We always encourage the testing of estradiol – E2 estrogen. E2 is an estrogen that causes cell proliferation and is the strongest estrogen that your body makes. It is produced with each women’s menstrual cycle and is the most common estrogen prescribed in hormone replacement therapy. A balance is usually maintained between estrone and estradiol of about 50/50 therefore we don’t recommend testing for Estrone – E1 estrogen as it is likely to be relative to E2.
Men over the age of 50 usually will have escalating levels of E2 often in larger amounts than women of the same age. Men too need to test this hormone.
New studies suggest that testosterone can be of real help, and potential harm, to women. It is important to determine testosterone levels for women – particularly women over 40 and women exercising regularly since high levels of testosterone can also triple heart risks for older women. High levels of testosterone may also be responsible for Hot Flashes in Peri and Menopausal women. Testosterone is a hormone that a women would only supplement if the saliva test shows it is deficient!
Men should always test testosterone levels since the decline of this hormone is at the core of male menopause (andropause). Often loss of energy, loss of sexual drive loss of ambition are written off as burnout or depression when in actual fact these symptoms could be related to low testosterone.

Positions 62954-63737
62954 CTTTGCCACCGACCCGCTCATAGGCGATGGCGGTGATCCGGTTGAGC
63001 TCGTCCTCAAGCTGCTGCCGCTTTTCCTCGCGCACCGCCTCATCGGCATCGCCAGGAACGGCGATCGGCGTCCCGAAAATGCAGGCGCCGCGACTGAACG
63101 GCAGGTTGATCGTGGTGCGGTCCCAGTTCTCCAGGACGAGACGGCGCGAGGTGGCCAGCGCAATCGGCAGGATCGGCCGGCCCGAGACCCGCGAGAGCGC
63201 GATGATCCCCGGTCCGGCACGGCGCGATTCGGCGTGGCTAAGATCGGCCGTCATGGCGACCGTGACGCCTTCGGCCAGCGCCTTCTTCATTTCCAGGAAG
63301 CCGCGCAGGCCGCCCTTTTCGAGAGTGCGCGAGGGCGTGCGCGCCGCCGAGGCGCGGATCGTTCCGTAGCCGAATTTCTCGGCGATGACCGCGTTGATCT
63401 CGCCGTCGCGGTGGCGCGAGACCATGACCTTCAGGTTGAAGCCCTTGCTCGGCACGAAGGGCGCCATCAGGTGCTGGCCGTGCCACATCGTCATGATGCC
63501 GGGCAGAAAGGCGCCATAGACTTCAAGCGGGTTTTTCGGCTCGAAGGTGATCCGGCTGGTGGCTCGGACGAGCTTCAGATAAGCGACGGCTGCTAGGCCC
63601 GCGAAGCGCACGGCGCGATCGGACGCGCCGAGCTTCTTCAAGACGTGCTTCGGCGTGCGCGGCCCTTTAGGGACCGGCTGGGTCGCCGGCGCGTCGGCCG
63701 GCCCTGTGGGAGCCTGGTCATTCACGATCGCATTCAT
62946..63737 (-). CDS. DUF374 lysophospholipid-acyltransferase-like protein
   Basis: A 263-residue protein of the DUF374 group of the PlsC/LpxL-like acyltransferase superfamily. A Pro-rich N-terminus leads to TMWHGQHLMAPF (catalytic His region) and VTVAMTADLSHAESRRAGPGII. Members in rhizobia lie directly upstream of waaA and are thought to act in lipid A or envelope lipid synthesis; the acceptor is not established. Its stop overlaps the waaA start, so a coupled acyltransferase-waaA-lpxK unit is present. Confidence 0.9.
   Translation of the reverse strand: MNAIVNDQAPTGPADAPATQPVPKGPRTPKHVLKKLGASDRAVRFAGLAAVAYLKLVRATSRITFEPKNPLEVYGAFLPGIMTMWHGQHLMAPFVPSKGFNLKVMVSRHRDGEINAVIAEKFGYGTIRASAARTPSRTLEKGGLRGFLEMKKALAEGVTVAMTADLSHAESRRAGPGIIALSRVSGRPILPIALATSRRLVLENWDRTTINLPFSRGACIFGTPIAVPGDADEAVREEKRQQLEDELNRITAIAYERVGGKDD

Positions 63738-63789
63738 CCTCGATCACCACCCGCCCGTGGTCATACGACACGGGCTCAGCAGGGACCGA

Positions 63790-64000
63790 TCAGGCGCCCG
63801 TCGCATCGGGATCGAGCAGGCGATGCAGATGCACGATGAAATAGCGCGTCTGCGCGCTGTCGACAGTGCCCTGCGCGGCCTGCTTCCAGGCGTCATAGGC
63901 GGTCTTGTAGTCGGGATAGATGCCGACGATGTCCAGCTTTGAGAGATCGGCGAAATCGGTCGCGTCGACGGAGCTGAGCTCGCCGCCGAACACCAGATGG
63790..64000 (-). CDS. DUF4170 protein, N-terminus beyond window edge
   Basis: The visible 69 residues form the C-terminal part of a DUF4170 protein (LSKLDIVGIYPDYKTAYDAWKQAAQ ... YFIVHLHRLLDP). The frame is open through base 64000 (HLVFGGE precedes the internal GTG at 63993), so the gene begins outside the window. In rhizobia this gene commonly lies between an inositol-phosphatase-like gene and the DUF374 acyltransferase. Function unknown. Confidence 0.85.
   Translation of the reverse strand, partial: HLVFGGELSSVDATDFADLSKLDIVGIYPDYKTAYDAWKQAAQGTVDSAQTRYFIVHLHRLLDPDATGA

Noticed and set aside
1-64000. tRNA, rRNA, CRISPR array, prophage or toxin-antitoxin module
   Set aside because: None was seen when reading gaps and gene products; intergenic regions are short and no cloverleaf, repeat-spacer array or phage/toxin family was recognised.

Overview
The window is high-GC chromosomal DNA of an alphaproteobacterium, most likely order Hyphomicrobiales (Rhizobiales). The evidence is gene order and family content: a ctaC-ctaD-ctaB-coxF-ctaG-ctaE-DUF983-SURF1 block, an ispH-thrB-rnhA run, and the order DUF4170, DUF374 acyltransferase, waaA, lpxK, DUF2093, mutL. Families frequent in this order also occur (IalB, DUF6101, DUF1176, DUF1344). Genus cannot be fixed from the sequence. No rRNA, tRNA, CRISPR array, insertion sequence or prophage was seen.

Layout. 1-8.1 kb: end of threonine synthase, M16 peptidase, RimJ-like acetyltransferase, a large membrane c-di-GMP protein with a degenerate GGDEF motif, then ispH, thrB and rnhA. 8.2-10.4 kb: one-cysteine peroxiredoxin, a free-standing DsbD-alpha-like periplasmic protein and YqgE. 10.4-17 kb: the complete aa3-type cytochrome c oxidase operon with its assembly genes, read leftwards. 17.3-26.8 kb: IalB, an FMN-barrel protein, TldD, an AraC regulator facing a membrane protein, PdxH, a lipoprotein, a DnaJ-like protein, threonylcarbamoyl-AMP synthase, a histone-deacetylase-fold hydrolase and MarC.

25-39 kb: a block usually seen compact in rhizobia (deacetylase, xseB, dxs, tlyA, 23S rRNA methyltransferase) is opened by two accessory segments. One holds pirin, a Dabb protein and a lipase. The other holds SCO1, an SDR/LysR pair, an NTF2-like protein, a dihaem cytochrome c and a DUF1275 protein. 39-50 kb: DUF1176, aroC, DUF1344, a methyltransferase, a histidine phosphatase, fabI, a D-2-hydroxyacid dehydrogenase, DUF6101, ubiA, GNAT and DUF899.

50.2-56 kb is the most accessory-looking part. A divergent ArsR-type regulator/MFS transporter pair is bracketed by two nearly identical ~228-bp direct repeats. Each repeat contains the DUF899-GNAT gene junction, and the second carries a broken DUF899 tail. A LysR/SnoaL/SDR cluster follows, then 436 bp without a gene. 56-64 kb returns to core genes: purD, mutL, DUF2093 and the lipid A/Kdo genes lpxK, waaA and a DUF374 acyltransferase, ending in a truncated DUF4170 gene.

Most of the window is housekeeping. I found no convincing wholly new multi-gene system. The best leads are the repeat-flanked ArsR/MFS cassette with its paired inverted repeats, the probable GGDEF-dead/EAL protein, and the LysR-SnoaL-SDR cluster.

Additional Important Hormones to Test:
This hormone is produced in the adrenals of both men and women from cholesterol. Nearly every cell in the body has receptor sites for this hormone. DHEA follows the pathway in the body converting to Testosterone and Estrogens. We know that DHEA declines steadily after early adulthood. When they test and find out they are deficient, both men and women generally feel marked improvements in well-being when they take a DHEA supplement.
Cortisol is made in the adrenal glands in reaction to stress. The effect of elevated Cortisol is often so subtle that we hardly pay attention to the symptoms – gaining a few extra pounds, a slight drop in sex drive and energy levels and a bit of trouble with our memory. Finding out if your stressful lifestyle is having an impact on your morning Cortisol can be determined through a saliva hormone test. If cortisol levels are shown to be out of range you will be motivated to do something about getting your stress levels under control.
We Recommend the basic 5 panel Saliva Test Kit
Total: 5 Tests (E2, Pg, T, D, C)
The Basic Hormone Profile provides a basic evaluation of the sex hormones and a brief glimpse at adrenal function with the AM cortisol level. This profile is useful when retesting patients who have begun hormone therapy, but we encourage use of the Comprehensive Profile for initial evaluation.
This is the minimal test recommended for symptoms that include:
- Decreased libido
- Erectile dysfunction
- Loss of stamina
- Decrease in mental sharpness
- Reduced muscle size
- Tearful episodes or increased moodiness
- Metabolic syndrome
- Prostate enlargement or cancer
- Hot flashes
- Hot flashes
- Night sweats
- Breast tenderness
- Irregular menstrual cycles
- Vaginal dryness
- Urinary incontinence
- Uterine fibroids
- Increased facial / body hair